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The Tale Behind The Tune: "Restless Spirits"
by George Bancroft
Texas TunesmithIt’s time for a Texas Red Dirt Music history lesson. In order to consider oneself a true fan of the genre, it’s important to know about one of its more obscure, though very influential pioneers. Bob Childers is one such individual.

I was first introduced to the man’s music through the golden pipes of Jimmy Lafave. I used to hear Jimmy play Bob’s “Restless Spirits” all over Austin, and Jimmy is part of the reason I’m writing this article about Bob’s song to begin with. I interviewed Jimmy a couple years ago after he finished his album Blue Nightfall. Somehow we got to talking about Bob Childers and Jimmy mentioned to me that Binky Records had just finished a big “tribute to Bob Childers” compilation and that I should get in touch with Mr. Childers about doing a show around the CD.

The first thing I did was get myself a copy of the Binky Record’s product. Appropriately titled Restless Spirit, it’s one impressive piece of work There are no fewer than 57 cuts on the three disc masterpiece. While every one of the tracks were written by Childers, Bob only sings one of the songs himself. The rest were recorded by some fifty different acts. Brandon Jenkins, Stoney Larue, Cross Canadian Ragweed, and Lafave himself are just a few of the more notable contributors. Any songwriter would be thrilled to have someone else cut one of his tunes, but to have fifty different acts record fifty different songs, that’s something. I gave Bob a call.

It would have taken all day to have Bob comment on all fifty-seven cuts, so I picked twelve of my favorites. I’d just done a show with Darren Kozelsky. Darren had a version of “Restless Spirits” on his Let Your Mind Fly CD that was just fantastic. Jimmy Lafave’s live performances of the song were my introduction to Bob’s music, and since “Restless Spririts” was the title track for the tribute CD, I knew before I dialed his number that it was “Restless Spirits” that I most wanted to learn about. I’m a firm believer in optimum satisfaction through delayed gratification, so I waited until we’d discussed the other eleven tunes I’d selected before I asked Bob to tell me what he could about “Restless Spirits.”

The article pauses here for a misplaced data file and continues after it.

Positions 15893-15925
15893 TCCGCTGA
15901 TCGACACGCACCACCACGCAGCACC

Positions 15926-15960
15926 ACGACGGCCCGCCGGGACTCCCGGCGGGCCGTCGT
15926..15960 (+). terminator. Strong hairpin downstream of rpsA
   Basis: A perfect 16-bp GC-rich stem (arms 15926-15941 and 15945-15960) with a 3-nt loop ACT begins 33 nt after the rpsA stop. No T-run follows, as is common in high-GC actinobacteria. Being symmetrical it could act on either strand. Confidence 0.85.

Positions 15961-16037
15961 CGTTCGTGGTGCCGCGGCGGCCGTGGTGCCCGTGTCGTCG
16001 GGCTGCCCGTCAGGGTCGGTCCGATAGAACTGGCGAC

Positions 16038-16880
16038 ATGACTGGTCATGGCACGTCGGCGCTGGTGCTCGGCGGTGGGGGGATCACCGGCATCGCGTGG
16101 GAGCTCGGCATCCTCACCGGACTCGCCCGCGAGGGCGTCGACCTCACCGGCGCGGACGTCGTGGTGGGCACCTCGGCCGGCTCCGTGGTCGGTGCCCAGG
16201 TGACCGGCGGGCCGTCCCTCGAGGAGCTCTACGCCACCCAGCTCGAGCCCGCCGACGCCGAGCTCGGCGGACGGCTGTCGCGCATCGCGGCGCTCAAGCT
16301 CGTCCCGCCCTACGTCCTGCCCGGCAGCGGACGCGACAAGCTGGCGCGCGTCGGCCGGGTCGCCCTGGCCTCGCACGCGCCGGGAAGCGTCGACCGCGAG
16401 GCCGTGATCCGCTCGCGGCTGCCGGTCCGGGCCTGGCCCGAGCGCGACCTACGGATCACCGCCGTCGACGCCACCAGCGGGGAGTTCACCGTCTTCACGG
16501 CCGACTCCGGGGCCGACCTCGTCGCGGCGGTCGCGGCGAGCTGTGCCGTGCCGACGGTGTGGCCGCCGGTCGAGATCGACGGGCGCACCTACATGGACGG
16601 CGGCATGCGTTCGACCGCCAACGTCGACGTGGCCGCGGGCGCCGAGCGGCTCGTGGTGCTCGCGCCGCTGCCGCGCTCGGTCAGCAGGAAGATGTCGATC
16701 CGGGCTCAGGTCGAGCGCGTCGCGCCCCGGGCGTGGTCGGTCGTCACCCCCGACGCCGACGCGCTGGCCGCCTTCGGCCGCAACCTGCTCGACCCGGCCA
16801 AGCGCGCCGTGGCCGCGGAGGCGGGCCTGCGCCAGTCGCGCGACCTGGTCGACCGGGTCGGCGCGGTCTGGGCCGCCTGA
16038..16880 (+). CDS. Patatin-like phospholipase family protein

Here’s how that conversation within our conversation went:

I left my favorite Bob Childers tune for last. What can you tell me about “Restless Spirits?”
I’ve heard several stories repeated as to how I wrote that song. I have only a very vague recollection of even writin’ it. I know I did. I know some of the things that went into writin’ it, but actually sittin’ down and writin’ it . . . I don’t remember that.

Part of it was inspired . . . there was these girls that sang around Stillwater; one of ‘em I later married, and I was goin’ over to their house to jam one night. As I got out of the car, I heard ‘em singin’ inside, and it was just so beautiful that I just sat out there and listened for a little while. And it just sounded like angels singin’.

The image of the angels weepin’. . . we were playin’ a private party out by Lake Carl Blackwell, and you had to go through the bedroom to get to the bathroom . . . I remember that, and on a mantle kinda deal above the bed, there were these two little statuettes of these weeping angels, and that image just kind of stuck in my mind . . . and several other things, you know, (the line about) walkin’ down the alley. There was this alleyway here in Stillwater . . . I used to use as a short-cut, and that’s as much as I can tell you about that one. I’m just not real sure about how that one came to be written.


Jimmy told me that the story he remembered was that you saw the ladies singin’ there and that you did marry one and that ya’ll lived in that house. He told me that Garth and Sandy Brooks lived in it after ya’ll moved out.
Well, it was somethin’ like that, but I just can’t say for sure. Jimmy’s version might be exactly right.

Well, it’s a good story. I used it in his show.
Well, it might be right!

Bob explained to me earlier in the conversation that he “used to drink,” and that it was the drink that is most responsible for his spotty memory. In some respects, the accuracy of the tale behind this particular tune is less important and probably less significant than its inaccuracy. If a 57-track tribute album isn’t an indication that a person like Bob Childers has had a tremendous impact on Texas Red Dirt Music, then the fact that folks are telling stories about his stories certainly is.


George Bancroft lives in Big Spring, Texas. He has a radio show called The Texas Tunesmith and can be heard at KBST 95.7, Saturday and Sunday evenings, and on the internet on Wednesdays at 8 p.m. (CST) on tossmradio.com.

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